Fatigue is a major factor within OHS due to the long hours the miners work, usually they are about 12 hour long shifts during the day, afternoon or night. The weather can also affect work, cold weather can cause more sicknesses during night shifts, heatstroke during dayshifts if the miners are not keeping up with their fluids etc. Driving to and from work after a long shift can also be risking the lives of themselves and other people on the same road as the fatigued miners.

Coal mining has many OHS factors that are maintained and enforced by the Acts and Regulations. Many training courses and mining rules are also enforced in order to follow and not breach the Acts and Regulations associated with coal mining.

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Lisa Tonkin's comment, July 27, 2014 11:19 PM
It's a small world Shannon - I lived in Glenden for 4 years too :)
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Cane Farming

Cane Farming | OHS Quests | Scoop.it
Shannon Stone's insight:

Sugar cane grows in warm, sunny, frost-free weather. Proserpine, where this photo was taken, is where my friend Kirby Clark lives with her family. Her dad is president of the cane farmers association and owns a cane farm just outside of Proserpine. It takes 12-16 months for sugarcane to mature, between June and December is when farmers harvest their cane, this is when the rainfall is less frequent and when the plant's sugar content is at its highest. Traditionally, the cane was burnt to remove all their leaves and weeds before harvesting and milling, but nowadays farmers just harvest the cane as it recycles nitrogen in the plant by leaving trash cuttings from harvesting in the field, plus it is also better for the air quality for surrounding neighbours and towns. Cane farming uses many different machines as well as a mill for the process of cane to turn into sugar. These machines give off gas emissions which get put into the air, this is another effect that's happening to the ozone layer as we speak. There is also the effect of fatigue by the farmer as early mornings planting and maintaining the fields before the midday sun comes in can lead to tiring days and long exposed times in direct sunlight. Heatstroke can occur, which can lead to fainting, high risk of skin cancer etc. There is also the hazard of insects compromising the cane with their bodies and how they live, their faeces or their bodies can be left on the cane and it can infect or contaminate the final product.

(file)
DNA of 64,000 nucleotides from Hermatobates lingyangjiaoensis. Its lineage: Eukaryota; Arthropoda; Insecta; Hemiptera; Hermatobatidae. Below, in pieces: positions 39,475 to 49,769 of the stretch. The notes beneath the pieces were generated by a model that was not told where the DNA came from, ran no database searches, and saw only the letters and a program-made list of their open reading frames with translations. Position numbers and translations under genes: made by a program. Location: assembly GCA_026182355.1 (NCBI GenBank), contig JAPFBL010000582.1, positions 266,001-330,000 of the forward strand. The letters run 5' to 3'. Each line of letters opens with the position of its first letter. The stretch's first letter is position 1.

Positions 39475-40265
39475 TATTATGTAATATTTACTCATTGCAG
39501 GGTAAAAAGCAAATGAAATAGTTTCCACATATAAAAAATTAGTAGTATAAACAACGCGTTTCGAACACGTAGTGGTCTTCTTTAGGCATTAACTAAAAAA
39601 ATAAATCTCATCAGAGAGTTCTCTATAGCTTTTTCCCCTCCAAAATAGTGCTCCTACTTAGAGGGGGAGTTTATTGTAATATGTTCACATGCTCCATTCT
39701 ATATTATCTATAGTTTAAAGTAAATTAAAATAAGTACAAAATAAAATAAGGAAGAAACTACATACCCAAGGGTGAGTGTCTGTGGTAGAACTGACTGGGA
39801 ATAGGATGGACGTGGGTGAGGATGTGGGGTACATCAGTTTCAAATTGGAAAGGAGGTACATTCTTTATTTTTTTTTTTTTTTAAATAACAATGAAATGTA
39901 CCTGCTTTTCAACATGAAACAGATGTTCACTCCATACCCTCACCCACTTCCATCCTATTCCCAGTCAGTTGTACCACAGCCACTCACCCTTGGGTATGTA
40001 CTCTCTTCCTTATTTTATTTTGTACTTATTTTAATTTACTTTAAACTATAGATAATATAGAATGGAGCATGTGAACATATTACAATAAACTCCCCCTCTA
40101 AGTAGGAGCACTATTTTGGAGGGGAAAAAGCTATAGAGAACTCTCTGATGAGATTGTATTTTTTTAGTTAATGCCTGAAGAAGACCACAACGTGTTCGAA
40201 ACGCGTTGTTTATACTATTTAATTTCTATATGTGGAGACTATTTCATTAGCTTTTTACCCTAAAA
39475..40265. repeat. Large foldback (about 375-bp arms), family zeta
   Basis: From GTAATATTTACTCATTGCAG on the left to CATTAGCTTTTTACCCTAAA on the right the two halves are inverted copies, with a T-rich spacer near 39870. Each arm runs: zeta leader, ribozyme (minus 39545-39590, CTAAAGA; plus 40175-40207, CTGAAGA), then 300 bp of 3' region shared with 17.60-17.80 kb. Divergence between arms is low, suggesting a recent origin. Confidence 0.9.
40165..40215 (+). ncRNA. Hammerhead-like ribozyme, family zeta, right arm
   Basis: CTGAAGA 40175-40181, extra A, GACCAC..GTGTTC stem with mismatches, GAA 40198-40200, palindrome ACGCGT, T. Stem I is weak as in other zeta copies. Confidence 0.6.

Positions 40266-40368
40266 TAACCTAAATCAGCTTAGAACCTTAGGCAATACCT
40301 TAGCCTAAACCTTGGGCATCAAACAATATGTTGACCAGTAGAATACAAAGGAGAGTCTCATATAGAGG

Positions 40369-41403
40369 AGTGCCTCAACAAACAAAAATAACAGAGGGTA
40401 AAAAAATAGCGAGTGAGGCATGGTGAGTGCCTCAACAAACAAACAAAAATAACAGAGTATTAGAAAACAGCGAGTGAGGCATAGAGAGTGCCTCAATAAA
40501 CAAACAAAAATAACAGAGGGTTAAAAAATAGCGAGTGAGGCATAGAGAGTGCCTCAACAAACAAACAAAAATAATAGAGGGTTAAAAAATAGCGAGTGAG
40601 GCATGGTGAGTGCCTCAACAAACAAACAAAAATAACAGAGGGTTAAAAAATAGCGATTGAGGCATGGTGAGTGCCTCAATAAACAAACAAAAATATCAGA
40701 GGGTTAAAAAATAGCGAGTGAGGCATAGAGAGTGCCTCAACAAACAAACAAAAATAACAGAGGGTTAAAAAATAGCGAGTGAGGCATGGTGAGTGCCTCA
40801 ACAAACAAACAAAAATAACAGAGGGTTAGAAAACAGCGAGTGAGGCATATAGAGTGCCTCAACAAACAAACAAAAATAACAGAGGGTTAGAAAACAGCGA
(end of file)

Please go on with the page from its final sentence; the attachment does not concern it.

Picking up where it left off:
Kirby helps her father in any way she can from harvesting to planting the cane, early hours and long days are what she does to help her dad grow some of the best sugar North Queensland produces.

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Hospitality

Hospitality | OHS Quests | Scoop.it
Shannon Stone's insight:

The Hospitality industry is a very huge part of the world as it gives people restaurants to eat at and places to have some beverages with family and friends.

The OHS factors for hospitality include fatigue, working in dull lit areas, back pain, leg strain from standing and walking around for long hours.

RSA and RSG are two main competencies a person has to have before working within hospitality as well as the knowledge of food safety and handling. Pictured are my former work colleagues/friends Samantha Porter, Taneisha Waerea and Mark Anthony enjoying some eggnog during the Christmas season.

It is appropriate to wear enclosed shoes that will help support the feet, ankles and legs due to the amount of hours you stand in the bar. The lighting within the bar is always dull lit, this strains the bar attendants eyes to help them see better, this can lead to headaches and eye strain which can then lead to complications later on in life with their sight.

Having a healthy diet whilst working in this environment can give off the energy needed to stay awake as well as keeping the meal intakes more healthy than just eating deep fried food you will get from the kitchen.